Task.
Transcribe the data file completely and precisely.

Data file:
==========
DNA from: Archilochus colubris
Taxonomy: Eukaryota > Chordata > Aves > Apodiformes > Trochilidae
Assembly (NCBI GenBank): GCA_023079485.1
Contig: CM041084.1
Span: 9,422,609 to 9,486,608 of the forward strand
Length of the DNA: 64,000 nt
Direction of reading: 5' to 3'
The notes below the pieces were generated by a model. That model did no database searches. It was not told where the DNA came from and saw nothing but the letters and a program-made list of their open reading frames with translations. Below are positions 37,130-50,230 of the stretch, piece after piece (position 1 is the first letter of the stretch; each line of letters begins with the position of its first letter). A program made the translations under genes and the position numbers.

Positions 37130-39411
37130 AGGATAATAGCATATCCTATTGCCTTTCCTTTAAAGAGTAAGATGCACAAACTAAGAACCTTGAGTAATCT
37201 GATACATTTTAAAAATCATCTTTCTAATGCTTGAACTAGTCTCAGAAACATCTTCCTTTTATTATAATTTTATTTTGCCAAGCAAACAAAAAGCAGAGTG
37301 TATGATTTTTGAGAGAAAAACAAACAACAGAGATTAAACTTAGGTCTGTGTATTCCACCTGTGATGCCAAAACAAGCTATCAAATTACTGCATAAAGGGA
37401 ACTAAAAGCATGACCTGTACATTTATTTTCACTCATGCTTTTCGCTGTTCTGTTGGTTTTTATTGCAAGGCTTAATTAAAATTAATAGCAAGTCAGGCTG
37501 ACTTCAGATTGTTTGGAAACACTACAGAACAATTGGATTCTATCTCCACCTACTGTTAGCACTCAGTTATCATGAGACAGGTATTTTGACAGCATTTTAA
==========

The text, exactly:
DNA from: Archilochus colubris
Taxonomy: Eukaryota > Chordata > Aves > Apodiformes > Trochilidae
Assembly (NCBI GenBank): GCA_023079485.1
Contig: CM041084.1
Span: 9,422,609 to 9,486,608 of the forward strand
Length of the DNA: 64,000 nt
Direction of reading: 5' to 3'
The notes below the pieces were generated by a model. That model did no database searches. It was not told where the DNA came from and saw nothing but the letters and a program-made list of their open reading frames with translations. Below are positions 37,130-50,230 of the stretch, piece after piece (position 1 is the first letter of the stretch; each line of letters begins with the position of its first letter). A program made the translations under genes and the position numbers.

Positions 37130-39411
37130 AGGATAATAGCATATCCTATTGCCTTTCCTTTAAAGAGTAAGATGCACAAACTAAGAACCTTGAGTAATCT
37201 GATACATTTTAAAAATCATCTTTCTAATGCTTGAACTAGTCTCAGAAACATCTTCCTTTTATTATAATTTTATTTTGCCAAGCAAACAAAAAGCAGAGTG
37301 TATGATTTTTGAGAGAAAAACAAACAACAGAGATTAAACTTAGGTCTGTGTATTCCACCTGTGATGCCAAAACAAGCTATCAAATTACTGCATAAAGGGA
37401 ACTAAAAGCATGACCTGTACATTTATTTTCACTCATGCTTTTCGCTGTTCTGTTGGTTTTTATTGCAAGGCTTAATTAAAATTAATAGCAAGTCAGGCTG
37501 ACTTCAGATTGTTTGGAAACACTACAGAACAATTGGATTCTATCTCCACCTACTGTTAGCACTCAGTTATCATGAGACAGGTATTTTGACAGCATTTTAA